Volume 2 opens with the Variations sur un Noël Op 20, which for me is 11 minutes of sheer enjoyment, heightened by Filsell’s choice of stops. Miserere Mei Op 46, Lamento Op 24 and the more familiar Cortège et Litanie Op 19 follow before the programme concludes with the last major work of Dupré in old age, In Memoriam Op 61. This was written following the death from cancer of his only child Marguerite in 1963 at the age of 54. Having taken 2 years to compose, he performed it on his 80th birthday in 1966 at Saint-Sulpice, Paris where he was assistant organist to Widor for 28 years and then titulaire organist for 37 years until his death on Whit Sunday 1971. It has rarely been played since, so this is an opportunity to hear this very personal and emotional act of remembrance. Both these discs are highly recommended – Let’s hope the next 10 in the set are just as good.

Cathedral Music – Summer 1999

These are just two volumes in a series of twelve of Dupré’s complete works and if the rest are anything like these two, there are further treats in store. The organ at St Boniface was originally built in 1979 by M P Moeller of Hagerstown, Maryland and in 1997, Jeff Weiler was engaged to revoice all the fluework and regulate the reeds. According to the booklet, the end result has produced “an eclectic American organ with a French accent” thus making it particularly suitable for Dupré’s music. What is heard on the CDs is certainly compelling, never lacking in interest, wit or warmth. There are comprehensive notes on Dupré and the works performed and this an excellent addition to anyone’s collection.
Cynthia Wood


Track 1
Dupré in Memoriam – “PostLude” (4:19)
Marcel Dupré was a key figure in the transition form the great Romantic tradition of late nineteenth-century French organ playing to the modernism of composers such as Alain and Messiaen (both taught by Dupré. In Mamoriam is a six-movement work from late (1961) in Dupré’s career, and ist concluding movement shows off Jeremy Filsell’s grasp of the composer’s idiom at ist brilliant best.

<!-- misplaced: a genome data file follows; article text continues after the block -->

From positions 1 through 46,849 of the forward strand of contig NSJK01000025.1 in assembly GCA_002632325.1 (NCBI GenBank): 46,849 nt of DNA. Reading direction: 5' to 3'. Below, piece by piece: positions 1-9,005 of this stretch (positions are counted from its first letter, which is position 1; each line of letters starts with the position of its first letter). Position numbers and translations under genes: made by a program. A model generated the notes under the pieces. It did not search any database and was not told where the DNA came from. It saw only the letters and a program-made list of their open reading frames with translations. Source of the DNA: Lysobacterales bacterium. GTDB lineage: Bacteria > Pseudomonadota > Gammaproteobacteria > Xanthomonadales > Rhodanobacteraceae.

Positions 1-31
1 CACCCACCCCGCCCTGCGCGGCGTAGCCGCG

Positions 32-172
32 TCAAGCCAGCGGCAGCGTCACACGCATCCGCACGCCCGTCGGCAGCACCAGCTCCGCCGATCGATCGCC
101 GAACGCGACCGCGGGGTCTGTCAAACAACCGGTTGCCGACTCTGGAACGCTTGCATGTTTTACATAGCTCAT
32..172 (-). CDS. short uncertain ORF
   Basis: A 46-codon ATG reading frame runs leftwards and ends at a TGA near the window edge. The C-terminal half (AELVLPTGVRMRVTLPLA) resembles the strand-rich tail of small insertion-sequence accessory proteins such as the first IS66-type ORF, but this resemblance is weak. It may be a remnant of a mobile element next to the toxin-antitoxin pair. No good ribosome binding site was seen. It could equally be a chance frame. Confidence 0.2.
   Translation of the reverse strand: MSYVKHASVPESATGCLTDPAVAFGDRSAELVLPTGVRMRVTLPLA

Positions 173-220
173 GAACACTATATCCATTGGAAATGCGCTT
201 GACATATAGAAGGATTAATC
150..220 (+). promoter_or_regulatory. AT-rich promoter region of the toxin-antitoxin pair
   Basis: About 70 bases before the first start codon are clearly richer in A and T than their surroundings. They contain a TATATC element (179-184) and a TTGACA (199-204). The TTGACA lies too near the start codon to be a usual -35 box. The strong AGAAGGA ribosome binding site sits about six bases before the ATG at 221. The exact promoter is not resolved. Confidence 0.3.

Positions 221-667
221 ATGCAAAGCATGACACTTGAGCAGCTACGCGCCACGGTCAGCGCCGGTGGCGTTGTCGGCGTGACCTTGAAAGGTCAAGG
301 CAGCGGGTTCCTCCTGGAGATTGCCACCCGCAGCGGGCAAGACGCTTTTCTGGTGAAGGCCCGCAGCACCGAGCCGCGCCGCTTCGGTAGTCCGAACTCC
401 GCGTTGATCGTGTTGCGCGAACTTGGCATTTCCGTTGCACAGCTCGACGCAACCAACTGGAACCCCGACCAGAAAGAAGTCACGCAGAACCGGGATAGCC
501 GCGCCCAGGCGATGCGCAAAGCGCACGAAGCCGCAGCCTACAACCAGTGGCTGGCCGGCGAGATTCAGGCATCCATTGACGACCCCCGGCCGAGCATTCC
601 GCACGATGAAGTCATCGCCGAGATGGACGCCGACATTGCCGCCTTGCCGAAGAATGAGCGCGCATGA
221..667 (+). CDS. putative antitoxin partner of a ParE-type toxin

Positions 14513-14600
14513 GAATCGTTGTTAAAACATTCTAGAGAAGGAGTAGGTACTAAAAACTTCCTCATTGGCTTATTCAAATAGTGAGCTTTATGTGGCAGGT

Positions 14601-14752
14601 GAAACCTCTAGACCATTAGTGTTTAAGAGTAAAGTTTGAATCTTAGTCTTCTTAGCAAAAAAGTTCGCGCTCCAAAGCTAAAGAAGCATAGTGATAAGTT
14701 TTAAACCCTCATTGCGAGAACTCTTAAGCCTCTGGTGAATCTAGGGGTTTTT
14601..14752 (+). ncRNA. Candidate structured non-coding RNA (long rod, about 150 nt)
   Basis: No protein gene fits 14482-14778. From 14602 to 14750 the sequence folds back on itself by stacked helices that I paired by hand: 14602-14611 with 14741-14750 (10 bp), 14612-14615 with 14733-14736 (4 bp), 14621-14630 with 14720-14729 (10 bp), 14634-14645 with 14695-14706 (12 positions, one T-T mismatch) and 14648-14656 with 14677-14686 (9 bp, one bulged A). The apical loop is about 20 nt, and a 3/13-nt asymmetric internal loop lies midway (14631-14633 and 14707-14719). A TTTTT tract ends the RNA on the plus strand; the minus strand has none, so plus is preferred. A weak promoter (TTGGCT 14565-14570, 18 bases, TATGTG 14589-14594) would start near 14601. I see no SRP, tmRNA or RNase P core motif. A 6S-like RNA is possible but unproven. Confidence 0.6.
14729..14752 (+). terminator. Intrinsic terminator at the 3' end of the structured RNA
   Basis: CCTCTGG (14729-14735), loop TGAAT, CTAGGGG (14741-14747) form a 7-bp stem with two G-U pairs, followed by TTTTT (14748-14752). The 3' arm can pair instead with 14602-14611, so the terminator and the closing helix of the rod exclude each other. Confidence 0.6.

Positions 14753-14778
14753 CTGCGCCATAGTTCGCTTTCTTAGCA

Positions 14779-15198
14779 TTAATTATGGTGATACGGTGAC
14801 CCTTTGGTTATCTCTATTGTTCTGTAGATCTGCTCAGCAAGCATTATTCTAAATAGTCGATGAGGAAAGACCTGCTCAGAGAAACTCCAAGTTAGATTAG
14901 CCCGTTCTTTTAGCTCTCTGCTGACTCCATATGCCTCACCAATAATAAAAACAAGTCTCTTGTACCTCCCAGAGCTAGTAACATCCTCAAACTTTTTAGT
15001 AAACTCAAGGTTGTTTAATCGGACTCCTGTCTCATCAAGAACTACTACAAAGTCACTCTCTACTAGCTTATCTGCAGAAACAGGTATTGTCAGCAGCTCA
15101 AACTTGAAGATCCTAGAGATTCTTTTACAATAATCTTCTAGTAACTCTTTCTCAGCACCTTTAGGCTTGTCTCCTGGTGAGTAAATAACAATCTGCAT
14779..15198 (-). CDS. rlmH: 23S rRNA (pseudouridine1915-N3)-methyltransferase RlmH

0:00 The movement opens with anxious scurryings in the hands, accompanied from 0:07 by a deep-set underpinning in the pedal-bass.
0:59 A slower, semi-improvisatory section, before the agitation of the opening re-commences at 1:32.2:03 A relatively tranquil section before the faster music returns at 2:43. Note Dupré’s predilection for staccato chording, and Filsell’s hithly articulate command of rhythm.
3:19 Stops away! The movement’s mighty peroration begins… Filsell’s balancing and co-ordination of keyboard and pedal contributions here is particularly impressive.
June 1999

BBC Music Magazine July 1999

The musical personality of organist-composer Marcel Dupré (1886-1971) was nothing if not wide-ranging. These two discs, the first in a series of 12, show at a glance the territory he explored, from the virtuoso concert showpiece to the introspective musings with which he adorned the liturgy at St Sulpice in Paris. Dupré was apprenticed to Widor at this church by the age of 20, and remained there until his death in 1971. Never really the modernist, he worked in a rich vein of post-Romantic harmony which provided early inspiration for his pupil Olivier Messiaen. For this reason alone, a complete Dupré cycle is long overdue.
In fact, two complete cycles are on their way . Naxos is over halfway through its set, using a variety of American organs and organists, while Filsell is heroically taking on the complete oeuvre himself. This British player is most at home in the dazzling and puckish sides of Dupré.
The finale from the popular Variations sur un noël exudes vitality and bite, as do the charming Inventions, Op. 50. If the broad F minor Prelude is somewhat perfunctory, Filsell makes up for it in the exquisite Ricercare from the late work In memoriam. The disc is worth it for this evocation of Dupré’s rarefied art alone.
William Whitehead